Profiles

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Thomas Carrington

Universitetslektor

Visa sidan på svenska
Works at Stockholm Business School
Telephone 08-16 36 29
Email thomas.carrington@sbs.su.se
Visiting address Kräftriket hus 24
Room 24:34
Postal address Företagsekonomiska institutionen 106 91 Stockholm

Publications

A selection from Stockholm University publication database
  • 2017. Thomas Carrington. Statsvetenskaplig Tidskrift 119 (1), 91-109

    This paper explores the impact of the performance audits of a national audit office, Sweden’s Riksrevisionen, on the public administration it audits. It does so by inves- tigating how the auditee perceives their relationship with the auditor in terms of accountability and consulting with the aim to explore the role of the national audit office as an agent of change in the entities of the public administration. Riksrevi- sionen is found to take a consulting approach in their performance audits and the stronger the relationship is perceived as consulting, the higher the propensity to change. The same relationship is found with regard to the accountability relation- ship when the accountability pressure is perceived internally in the organization. When the accountability pressure is external no relationship with change can be corroborated. 

  • 2017. Kim Klarskov Jeppesen (et al.). Financial Accountability and Management
  • 2007. Thomas Carrington, Gustav Johed. Accounting, Auditing & Accountability Journal 20 (5), 702-728
  • 2007. Thomas Carrington, Bino Catasús. The European Accounting Review 16 (1), 35-58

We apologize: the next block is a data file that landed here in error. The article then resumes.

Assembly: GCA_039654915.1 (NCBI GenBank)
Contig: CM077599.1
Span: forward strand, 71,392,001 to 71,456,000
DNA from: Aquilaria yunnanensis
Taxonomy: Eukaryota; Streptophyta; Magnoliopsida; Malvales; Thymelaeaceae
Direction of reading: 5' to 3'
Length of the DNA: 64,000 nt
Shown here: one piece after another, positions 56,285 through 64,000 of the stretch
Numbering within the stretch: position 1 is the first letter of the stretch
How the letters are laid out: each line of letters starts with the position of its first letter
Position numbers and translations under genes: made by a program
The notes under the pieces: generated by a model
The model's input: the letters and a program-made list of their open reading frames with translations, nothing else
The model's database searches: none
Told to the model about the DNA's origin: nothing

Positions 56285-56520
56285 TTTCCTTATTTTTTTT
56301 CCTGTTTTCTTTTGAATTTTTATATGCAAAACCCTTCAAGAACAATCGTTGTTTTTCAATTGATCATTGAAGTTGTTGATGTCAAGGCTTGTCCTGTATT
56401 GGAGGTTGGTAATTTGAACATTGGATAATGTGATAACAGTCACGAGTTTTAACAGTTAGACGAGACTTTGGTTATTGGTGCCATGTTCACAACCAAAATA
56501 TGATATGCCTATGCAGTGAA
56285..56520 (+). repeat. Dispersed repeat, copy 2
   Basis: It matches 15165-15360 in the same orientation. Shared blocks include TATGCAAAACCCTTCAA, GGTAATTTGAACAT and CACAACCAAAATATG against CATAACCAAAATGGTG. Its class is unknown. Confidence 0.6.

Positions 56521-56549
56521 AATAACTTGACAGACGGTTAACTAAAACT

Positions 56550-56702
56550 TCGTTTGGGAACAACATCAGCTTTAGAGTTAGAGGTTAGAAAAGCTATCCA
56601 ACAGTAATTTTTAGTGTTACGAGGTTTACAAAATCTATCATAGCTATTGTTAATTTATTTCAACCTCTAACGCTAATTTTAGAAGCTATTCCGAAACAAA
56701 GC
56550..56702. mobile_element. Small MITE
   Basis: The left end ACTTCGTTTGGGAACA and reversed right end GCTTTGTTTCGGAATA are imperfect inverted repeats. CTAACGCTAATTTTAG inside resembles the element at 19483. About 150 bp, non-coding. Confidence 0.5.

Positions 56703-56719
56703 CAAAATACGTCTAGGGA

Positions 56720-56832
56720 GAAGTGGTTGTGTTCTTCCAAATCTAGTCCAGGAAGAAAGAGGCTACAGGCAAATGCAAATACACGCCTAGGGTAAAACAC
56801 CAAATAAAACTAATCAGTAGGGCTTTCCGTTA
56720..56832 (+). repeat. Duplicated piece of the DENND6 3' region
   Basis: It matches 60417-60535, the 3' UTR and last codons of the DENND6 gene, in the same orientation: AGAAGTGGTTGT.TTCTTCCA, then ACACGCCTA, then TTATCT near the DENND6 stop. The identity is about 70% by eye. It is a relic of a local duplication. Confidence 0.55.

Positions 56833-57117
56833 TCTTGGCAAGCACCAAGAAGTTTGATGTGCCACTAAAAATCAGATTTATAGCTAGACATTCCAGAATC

The sociological strand of auditing research has pointed to some difficulties of the American Accounting Association's (AAA) (and mainstream) definition asserting that auditing is about ‘objectively obtaining and evaluating evidence regarding assertions about economic actions’ (AAA, The Accounting Review, Suppl., 1972, p. 18). Instead, auditing has been described as rituals of verification that produce comfort. In this paper we seek to widen the understanding of the production of comfort by investigating the processes that end up as an audit. The processes are investigated by addressing the research question: how do auditors perceive the production of comfort? Twenty seniors were interviewed on the subject of identified discomforts in the audit process. The interviews were designed to identify the main allies and foes in the processes that make up an audit. In the presentation of the interviews, comfort theory is employed as a device to interpret the seniors' statements in terms of comfort as state, comfort as relief and comfort as renewal. Our conclusion is that the state of comfort that is demanded to become comfortable with an audit changes in relation to which actors get involved in the comfort production. Attaining a state of comfort involves a decision that sufficient discomforts have been relieved. In addition, as the definition of what it means to attain a state of comfort changes, more or less comfort as relief is required, and the audit, understood as becoming comfortable, is renewed. Suggested by comfort theory, the paper in this way develops the idea of auditing as a comfort-producing activity by examining three dimensions of audit comfort.

Show all publications by Thomas Carrington at Stockholm University

Last updated: April 6, 2018

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